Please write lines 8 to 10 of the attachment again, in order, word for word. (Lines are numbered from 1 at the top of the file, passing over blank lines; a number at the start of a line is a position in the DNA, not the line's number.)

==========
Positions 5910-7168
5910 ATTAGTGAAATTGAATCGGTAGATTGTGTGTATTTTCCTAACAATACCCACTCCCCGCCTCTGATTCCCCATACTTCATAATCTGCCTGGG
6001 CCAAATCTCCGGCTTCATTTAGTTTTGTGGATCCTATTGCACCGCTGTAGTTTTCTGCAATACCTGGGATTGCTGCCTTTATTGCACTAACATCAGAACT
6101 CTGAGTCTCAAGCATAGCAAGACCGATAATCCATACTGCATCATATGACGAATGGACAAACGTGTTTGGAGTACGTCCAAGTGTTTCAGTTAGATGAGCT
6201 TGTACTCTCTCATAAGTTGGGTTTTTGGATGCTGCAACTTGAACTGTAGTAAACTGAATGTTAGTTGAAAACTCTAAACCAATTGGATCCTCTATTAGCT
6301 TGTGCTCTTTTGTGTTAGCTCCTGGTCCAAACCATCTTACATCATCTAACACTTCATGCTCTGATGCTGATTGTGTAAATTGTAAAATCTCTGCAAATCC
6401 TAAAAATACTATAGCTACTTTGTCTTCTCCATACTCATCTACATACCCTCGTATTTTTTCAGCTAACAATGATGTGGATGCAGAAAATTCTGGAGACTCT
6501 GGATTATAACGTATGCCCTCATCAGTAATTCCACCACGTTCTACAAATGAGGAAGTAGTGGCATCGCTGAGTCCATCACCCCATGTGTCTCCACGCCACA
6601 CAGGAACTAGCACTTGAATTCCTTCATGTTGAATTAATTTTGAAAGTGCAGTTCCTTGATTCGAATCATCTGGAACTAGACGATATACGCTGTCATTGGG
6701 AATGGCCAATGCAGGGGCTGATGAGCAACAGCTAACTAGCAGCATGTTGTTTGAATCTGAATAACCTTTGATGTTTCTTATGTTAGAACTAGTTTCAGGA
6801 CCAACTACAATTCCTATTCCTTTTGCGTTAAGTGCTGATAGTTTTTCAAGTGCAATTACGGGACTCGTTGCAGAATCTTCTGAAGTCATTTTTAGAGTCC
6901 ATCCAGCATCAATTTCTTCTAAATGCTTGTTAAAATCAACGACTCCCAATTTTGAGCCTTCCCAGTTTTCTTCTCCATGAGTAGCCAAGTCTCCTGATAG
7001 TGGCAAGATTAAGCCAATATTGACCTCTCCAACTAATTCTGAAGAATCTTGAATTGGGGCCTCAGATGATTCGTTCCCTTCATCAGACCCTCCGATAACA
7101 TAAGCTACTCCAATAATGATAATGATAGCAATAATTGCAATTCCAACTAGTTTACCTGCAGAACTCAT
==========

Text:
6501 GGATTATAACGTATGCCCTCATCAGTAATTCCACCACGTTCTACAAATGAGGAAGTAGTGGCATCGCTGAGTCCATCACCCCATGTGTCTCCACGCCACA
6601 CAGGAACTAGCACTTGAATTCCTTCATGTTGAATTAATTTTGAAAGTGCAGTTCCTTGATTCGAATCATCTGGAACTAGACGATATACGCTGTCATTGGG
6701 AATGGCCAATGCAGGGGCTGATGAGCAACAGCTAACTAGCAGCATGTTGTTTGAATCTGAATAACCTTTGATGTTTCTTATGTTAGAACTAGTTTCAGGA